30. 30. ASSESSMENT OF CLIENT WITH RESPIRATORY DISORDER  Physical Examination  Auscultation  Adventitous breath sounds  Pleural friction rub- coarse, low pitched, grating sound  Wheeze- high pitched, squeaking sound (sibilant ronchi)  Wheeze- low pitched, musical snoring, moaning sound(sonorous rhonchi)
  31. 31. ASSESSMENT OF CLIENT WITH RESPIRATORY DISORDER  Physical Examination  Auscultation  Voice sounds  Egophony  Sy prolong “e”  Auscultated as “a” indicating consolidation  Whispered Pectoriloquy  Whisper “1,2,3”  Auscultated as muffled 1,2,3  If the words are distinct,indicate consolidation
  32. 32. ASSESSMENT OF CLIENT WITH RESPIRATORY DISORDER  Physical Examination  Auscultation  Voice sounds  bronchophony  Say “ninety-nine”  Consolidation results in increased resonance and the words are heard clearly
  33. 33. ASSESSMENT OF CLIENT WITH RESPIRATORY DISORDER  Physical Examination  Auscultation  Altered breathing patterns  Chyme-Stokes- rhythmic waxing and waning respirations from very deep or very shallow breathing and temporary apnea.  Kussmaul- hyperventilation- increase rate and depth  Hypoventilation- slow, shallow respiration  Biots breathing-shallow breaths interrapted by apnea; irregular irregularity  Apneustic- prolong, gasping inspiration followed by a very short inefficient expiration
  34. 34. ASSESSMENT OF CLIENT WITH RESPIRATORY DISORDER  Normal Findings  General appearance- appear relaxed; breathing is quiet and easily without apparent effort; facial expressions and limb are relaxed  Breathing pattern- smooth and regular; may have occasional sighing; breathing is quiet and passive with symmetric chest expansion; abdomen bulges slightly with inhalation  Respiration rate- 12-20cpm  Skin- oral mucous membrane are pink, no cyanosis or pallor present; palpation of skin and chest wall reveals smooth skin and a stable chest wall, no crepitation, masses or painful areas
  35. 35. ASSESSMENT OF CLIENT WITH RESPIRATORY DISORDER  Normal Findings  Nails- angulation between the base of the nail and finger, no thickening of distal finger width, no clubbing  Chest wall configuration- symmetric, bilateral muscle development; straight spinal processes; downward and equal slope of the ribs  Tracheal position- middle and straight, directly above the suprasternal notch  Vocal/Tactile Fremitus- sensation of sound vibration is produced when the patient speaks and compared bilateraly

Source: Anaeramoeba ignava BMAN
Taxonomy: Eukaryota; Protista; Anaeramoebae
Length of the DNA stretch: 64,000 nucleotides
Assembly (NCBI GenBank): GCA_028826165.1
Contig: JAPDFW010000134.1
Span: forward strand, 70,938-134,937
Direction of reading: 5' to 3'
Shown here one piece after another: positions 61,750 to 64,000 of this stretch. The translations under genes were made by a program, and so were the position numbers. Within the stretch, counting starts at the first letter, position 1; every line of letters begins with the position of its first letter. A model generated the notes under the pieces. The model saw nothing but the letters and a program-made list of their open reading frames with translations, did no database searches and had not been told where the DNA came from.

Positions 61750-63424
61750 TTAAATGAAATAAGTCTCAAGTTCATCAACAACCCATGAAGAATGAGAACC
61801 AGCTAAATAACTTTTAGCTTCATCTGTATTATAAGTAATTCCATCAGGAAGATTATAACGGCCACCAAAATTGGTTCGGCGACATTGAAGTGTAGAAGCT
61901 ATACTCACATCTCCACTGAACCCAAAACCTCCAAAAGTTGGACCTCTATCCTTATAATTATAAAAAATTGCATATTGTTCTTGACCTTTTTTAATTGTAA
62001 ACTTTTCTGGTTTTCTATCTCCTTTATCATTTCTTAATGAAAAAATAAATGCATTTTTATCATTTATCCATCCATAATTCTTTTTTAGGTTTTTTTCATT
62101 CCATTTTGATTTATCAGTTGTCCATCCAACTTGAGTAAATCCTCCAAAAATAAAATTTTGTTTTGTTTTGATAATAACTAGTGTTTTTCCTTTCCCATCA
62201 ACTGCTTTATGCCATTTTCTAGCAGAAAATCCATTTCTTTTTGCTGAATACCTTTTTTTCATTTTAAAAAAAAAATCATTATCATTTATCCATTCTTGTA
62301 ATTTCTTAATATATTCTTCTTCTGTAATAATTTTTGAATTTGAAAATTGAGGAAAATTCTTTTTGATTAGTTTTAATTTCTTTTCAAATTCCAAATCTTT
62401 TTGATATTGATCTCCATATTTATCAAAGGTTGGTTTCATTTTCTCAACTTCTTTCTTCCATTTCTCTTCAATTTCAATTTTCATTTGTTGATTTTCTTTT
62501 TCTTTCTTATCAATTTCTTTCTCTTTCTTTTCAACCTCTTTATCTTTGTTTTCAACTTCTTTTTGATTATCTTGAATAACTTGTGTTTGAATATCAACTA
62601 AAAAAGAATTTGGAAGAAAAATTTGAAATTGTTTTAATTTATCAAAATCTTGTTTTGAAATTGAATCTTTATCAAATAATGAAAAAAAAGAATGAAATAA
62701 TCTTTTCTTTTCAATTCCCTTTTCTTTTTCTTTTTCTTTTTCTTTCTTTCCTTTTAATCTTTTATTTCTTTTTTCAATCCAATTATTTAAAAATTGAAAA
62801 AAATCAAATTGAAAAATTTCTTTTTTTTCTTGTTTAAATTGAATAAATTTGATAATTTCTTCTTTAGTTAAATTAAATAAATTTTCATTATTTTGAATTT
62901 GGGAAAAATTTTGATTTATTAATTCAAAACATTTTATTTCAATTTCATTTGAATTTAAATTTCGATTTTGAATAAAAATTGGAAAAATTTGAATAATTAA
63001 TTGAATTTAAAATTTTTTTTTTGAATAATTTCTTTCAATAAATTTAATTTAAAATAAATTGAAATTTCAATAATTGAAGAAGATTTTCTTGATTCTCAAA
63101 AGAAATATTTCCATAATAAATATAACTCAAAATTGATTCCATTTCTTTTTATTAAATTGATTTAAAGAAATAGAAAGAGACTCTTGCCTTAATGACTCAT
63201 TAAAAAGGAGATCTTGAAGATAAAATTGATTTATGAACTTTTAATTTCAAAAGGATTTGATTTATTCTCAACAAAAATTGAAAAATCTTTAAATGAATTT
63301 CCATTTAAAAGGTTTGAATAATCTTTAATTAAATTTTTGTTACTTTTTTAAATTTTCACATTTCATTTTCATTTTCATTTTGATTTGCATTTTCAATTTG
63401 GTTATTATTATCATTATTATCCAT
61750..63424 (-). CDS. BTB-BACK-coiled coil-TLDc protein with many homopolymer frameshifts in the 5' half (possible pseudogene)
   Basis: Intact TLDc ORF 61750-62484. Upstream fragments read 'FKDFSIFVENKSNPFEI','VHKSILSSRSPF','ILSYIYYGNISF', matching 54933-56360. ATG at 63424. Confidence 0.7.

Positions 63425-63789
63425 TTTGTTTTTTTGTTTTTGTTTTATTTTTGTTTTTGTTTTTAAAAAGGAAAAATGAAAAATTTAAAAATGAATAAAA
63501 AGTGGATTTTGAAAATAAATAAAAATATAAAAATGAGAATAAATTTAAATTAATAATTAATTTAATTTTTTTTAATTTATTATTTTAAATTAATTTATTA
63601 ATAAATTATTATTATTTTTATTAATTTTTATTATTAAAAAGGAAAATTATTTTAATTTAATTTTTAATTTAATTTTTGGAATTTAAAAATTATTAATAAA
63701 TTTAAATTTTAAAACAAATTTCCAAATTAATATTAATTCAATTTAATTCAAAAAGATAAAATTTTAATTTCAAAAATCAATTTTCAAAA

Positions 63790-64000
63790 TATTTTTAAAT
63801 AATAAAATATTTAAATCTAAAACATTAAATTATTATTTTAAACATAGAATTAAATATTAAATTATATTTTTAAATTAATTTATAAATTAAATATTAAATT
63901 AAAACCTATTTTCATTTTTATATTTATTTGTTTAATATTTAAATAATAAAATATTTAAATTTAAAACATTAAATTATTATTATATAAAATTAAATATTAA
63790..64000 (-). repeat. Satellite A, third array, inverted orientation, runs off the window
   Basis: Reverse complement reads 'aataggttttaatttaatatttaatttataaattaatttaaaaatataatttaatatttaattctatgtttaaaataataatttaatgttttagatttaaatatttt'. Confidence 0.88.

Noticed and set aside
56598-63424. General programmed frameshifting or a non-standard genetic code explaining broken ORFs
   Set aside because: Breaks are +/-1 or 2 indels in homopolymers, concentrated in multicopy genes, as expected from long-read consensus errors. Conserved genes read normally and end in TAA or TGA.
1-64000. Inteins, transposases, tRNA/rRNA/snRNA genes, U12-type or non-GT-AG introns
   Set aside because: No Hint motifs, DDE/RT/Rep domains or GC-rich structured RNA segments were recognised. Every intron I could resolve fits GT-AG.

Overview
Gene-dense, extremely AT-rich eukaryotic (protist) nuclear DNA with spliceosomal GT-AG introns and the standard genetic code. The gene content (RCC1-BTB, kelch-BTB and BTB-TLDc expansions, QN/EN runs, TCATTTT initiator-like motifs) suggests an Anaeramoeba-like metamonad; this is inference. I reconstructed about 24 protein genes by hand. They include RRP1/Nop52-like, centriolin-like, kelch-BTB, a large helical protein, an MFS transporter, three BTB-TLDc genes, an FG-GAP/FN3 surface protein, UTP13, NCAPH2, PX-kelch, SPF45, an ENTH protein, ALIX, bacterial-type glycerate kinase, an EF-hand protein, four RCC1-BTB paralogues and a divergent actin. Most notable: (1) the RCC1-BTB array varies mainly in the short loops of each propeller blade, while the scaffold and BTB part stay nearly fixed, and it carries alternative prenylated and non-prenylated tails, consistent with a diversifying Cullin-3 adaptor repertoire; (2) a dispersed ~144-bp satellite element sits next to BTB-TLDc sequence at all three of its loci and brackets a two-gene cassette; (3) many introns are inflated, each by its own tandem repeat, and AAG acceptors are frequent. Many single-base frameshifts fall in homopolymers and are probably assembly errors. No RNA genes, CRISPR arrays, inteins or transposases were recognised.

36. 36. ASSESSMENT OF CLIENT WITH RESPIRATORY DISORDER Normal Findings  Abnormal responses  Increased fremitus- due to presence of consolidation of the lung caused by fluid- filled or solid structures. i.e. pneumonia or tumor of lung  Decreased fremitus- presence of more air than normal which is blocked or trapped in the lungs of pleural space. i.e. emphysema or pneumothorax
  37. 37. ASSESSMENT OF CLIENT WITH RESPIRATORY DISORDER Normal Findings Abnormal responses  Percussion Tunes  Resonant-heard over normal lung tissue  Intensity-loud  Pitched-low  Duration-long  Quality-low
  38. 38. ASSESSMENT OF CLIENT WITH RESPIRATORY DISORDER Normal Findings Abnormal responses  Percussion Tunes  Flat- heard over airless areas  Soft  High  Short  Extremely dull
  39. 39. ASSESSMENT OF CLIENT WITH RESPIRATORY DISORDER Normal Findings Abnormal responses  Percussion Tunes  Dull- occur over dense lung tissue. i.e. tumor or consulidation  Medium  Medium-high  Medium  Thud-like
  40. 40. ASSESSMENT OF CLIENT WITH RESPIRATORY DISORDER Normal Findings Abnormal responses  Percussion Tunes  Tympanic- indicates a large tension pneumothorax  Loud  High  Medium  drumlike
  41. 41. ASSESSMENT OF CLIENT WITH RESPIRATORY DISORDER Normal Findings Abnormal responses  Percussion Tunes  Hyper resonant- usually in adults due to trapping of air such as obstructive disease like emphysema and pneumothorax,  Very loud  Very low  Longer  Booming